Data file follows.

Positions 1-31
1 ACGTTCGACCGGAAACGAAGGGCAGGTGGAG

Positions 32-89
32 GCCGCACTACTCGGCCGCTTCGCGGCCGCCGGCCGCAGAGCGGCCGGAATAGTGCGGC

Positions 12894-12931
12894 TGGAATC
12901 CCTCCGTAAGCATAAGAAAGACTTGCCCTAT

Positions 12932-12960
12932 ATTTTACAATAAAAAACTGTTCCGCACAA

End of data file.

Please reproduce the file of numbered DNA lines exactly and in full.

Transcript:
Positions 1-31
1 ACGTTCGACCGGAAACGAAGGGCAGGTGGAG

Positions 32-89
32 GCCGCACTACTCGGCCGCTTCGCGGCCGCCGGCCGCAGAGCGGCCGGAATAGTGCGGC

Positions 12894-12931
12894 TGGAATC
12901 CCTCCGTAAGCATAAGAAAGACTTGCCCTAT

Positions 12932-12960
12932 ATTTTACAATAAAAAACTGTTCCGCACAA